LASU Denies Witch Hunt in PhD Certificate Withdrawal

Professor John Obafunwa, Vice Chancellor, Lagos State University, LASU, has denied allegations of witch-hunting in the process culminating in the withdrawal of 18 PhD certificates from some of the institutions’ graduates.

Obafunwa who stated this while addressing journalists in Lagos on Monday, spoke against the backdrop of claims by the Academic Staff Union of Universities that the certificate withdrawal exercise was meant to embarrass Dr. Adekunle Idris, the LASU-ASUU Chairman.

ASUU leadership insist that the university authority decided to withdraw Idris’ PhD as a means of getting back at him for the role he played in the call for the reversal of tuition in the school earlier in the year.

Prior to the reversal of tuition, an undergraduate student in the school paid between N150,000 and N350,000, depending on the course of study, as tuition as opposed to the current fee of N25,000.

However, Obafunwa said contrary to the claims of ASUU, the university management was only interested in cleansing the rot it met in LASU.

The Vice Chancellor explained that before he assumed office in LASU in 2011, the university had experienced certain challenges bordering on certificate, transcript and admission problems.

He added that there were also issues with record keeping, staffing and infrastructure.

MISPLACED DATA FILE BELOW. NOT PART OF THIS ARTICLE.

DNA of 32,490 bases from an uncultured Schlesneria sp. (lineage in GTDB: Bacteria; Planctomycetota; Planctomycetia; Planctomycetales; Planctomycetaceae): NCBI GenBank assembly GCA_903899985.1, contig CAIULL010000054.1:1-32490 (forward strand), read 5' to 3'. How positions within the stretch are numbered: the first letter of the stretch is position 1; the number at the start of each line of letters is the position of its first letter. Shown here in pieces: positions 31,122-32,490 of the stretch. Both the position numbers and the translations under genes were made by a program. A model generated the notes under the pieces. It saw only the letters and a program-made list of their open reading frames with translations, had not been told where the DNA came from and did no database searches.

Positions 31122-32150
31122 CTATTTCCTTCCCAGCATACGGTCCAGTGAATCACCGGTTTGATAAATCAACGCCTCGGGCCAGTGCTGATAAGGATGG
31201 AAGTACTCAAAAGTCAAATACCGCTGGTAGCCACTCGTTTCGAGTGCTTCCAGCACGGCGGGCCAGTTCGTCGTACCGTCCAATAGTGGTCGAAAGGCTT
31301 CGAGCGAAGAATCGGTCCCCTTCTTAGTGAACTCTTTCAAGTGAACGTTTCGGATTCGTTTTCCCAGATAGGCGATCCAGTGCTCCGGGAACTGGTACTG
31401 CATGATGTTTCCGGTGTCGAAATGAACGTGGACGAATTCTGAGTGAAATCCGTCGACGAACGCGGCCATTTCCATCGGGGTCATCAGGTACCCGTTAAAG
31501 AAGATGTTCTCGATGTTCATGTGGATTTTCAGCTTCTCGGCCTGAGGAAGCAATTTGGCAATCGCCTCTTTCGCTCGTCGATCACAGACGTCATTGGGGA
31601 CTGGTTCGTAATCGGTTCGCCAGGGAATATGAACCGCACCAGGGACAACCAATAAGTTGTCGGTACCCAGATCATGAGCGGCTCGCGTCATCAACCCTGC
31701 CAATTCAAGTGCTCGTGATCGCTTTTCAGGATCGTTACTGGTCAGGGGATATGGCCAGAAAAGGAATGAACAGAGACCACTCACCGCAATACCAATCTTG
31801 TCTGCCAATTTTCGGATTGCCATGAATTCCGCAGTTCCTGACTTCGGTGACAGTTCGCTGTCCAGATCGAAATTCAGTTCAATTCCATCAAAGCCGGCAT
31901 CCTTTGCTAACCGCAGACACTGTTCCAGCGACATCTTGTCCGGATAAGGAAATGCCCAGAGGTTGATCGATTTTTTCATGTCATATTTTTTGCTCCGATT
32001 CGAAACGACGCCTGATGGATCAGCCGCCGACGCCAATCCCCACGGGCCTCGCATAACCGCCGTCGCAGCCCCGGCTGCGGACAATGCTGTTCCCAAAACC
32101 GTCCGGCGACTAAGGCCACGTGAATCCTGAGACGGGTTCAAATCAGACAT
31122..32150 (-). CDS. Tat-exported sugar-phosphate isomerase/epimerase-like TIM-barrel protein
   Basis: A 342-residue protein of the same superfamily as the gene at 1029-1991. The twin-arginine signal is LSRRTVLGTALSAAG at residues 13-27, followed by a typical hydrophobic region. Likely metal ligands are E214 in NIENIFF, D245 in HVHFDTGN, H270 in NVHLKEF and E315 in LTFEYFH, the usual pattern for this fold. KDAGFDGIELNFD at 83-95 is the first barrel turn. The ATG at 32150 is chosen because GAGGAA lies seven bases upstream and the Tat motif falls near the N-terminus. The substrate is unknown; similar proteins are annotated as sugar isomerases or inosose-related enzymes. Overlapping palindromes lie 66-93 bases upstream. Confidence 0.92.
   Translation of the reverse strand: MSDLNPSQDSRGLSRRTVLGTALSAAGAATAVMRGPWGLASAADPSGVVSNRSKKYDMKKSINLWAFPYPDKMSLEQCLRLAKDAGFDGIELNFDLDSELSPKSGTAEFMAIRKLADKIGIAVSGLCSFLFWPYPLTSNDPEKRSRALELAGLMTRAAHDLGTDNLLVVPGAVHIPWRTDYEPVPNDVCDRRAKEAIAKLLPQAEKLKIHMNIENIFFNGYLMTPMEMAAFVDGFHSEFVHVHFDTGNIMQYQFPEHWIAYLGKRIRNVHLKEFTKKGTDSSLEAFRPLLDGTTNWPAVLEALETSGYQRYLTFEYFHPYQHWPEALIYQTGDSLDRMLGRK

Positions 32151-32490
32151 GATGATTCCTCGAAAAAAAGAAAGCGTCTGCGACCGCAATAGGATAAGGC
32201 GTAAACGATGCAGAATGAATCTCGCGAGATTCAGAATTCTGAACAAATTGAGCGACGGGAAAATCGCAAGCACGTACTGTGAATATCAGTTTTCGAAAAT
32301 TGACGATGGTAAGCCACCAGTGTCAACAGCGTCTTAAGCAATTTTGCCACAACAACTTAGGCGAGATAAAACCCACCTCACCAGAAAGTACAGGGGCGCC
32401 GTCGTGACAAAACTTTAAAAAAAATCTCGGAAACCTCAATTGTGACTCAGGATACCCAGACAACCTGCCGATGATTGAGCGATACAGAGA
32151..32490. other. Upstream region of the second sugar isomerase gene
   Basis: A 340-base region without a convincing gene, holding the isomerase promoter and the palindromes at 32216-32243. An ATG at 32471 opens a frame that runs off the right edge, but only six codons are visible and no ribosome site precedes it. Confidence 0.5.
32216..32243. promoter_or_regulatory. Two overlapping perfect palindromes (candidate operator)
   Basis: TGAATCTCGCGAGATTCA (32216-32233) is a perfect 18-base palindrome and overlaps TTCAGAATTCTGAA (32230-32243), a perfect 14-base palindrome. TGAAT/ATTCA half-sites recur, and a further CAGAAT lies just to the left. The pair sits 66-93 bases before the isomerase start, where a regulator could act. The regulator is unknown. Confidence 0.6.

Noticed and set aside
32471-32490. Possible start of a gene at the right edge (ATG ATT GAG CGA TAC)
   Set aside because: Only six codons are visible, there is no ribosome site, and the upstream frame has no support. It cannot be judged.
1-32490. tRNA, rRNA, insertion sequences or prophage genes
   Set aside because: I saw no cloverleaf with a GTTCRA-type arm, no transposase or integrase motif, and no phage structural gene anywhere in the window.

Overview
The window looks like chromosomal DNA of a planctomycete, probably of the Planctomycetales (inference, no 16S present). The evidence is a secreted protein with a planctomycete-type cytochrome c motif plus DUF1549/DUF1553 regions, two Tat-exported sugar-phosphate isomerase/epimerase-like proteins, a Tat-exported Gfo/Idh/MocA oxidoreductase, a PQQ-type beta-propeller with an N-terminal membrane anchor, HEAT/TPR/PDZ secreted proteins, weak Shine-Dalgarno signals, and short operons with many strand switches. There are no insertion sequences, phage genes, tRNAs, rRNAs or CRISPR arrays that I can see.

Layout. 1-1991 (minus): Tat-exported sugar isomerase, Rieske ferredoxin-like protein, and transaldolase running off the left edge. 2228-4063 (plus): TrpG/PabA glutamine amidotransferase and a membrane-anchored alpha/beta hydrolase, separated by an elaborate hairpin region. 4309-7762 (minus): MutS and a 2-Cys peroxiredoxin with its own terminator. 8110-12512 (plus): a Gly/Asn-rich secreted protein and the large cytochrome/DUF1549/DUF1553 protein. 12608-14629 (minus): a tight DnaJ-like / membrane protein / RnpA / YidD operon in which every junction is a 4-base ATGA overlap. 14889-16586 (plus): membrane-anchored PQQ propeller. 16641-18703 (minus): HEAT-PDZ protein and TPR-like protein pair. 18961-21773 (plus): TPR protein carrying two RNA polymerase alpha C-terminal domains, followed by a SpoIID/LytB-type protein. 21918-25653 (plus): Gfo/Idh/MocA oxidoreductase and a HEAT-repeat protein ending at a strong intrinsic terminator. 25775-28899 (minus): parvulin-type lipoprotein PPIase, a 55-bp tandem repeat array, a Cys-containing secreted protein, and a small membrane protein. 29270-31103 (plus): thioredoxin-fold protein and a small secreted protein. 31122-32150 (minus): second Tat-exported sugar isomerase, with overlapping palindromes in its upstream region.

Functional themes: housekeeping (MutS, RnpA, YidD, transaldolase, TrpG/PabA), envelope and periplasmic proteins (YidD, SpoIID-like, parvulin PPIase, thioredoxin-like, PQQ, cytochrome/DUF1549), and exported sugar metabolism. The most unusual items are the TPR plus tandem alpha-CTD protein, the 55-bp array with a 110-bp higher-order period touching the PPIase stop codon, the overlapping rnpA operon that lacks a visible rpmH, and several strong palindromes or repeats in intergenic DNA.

Obafunwa said the current exercise was necessitated by the fact that somebody had come up complaining that she obtained a PhD she did not apply or study for. “She obtained a PhD in Business Administration (Marketing), whereas she applied for a PhD in International Business. That is what brought about the certificate review/screening,” Obafunwa said.

The LASU VC added, “I recall that in one of the Senate meetings, someone said that we should overlook these things because it would put LASU in bad light, but others said no. We should be bold enough to admit that certain things went wrong within the system and deal with such.

“The leadership of the university is fighting a genuine cause. It is not targeting or seeking to victimise any individual. As we speak, a committee has been set up to look into the issue and its members have two weeks to do what they have to do.

“I can assure you that when we identify anything, this vice-chancellor will be bold enough to make it public. On Idris particularly, I do not want to say much. When we get to the court, certain things will be revealed there.”

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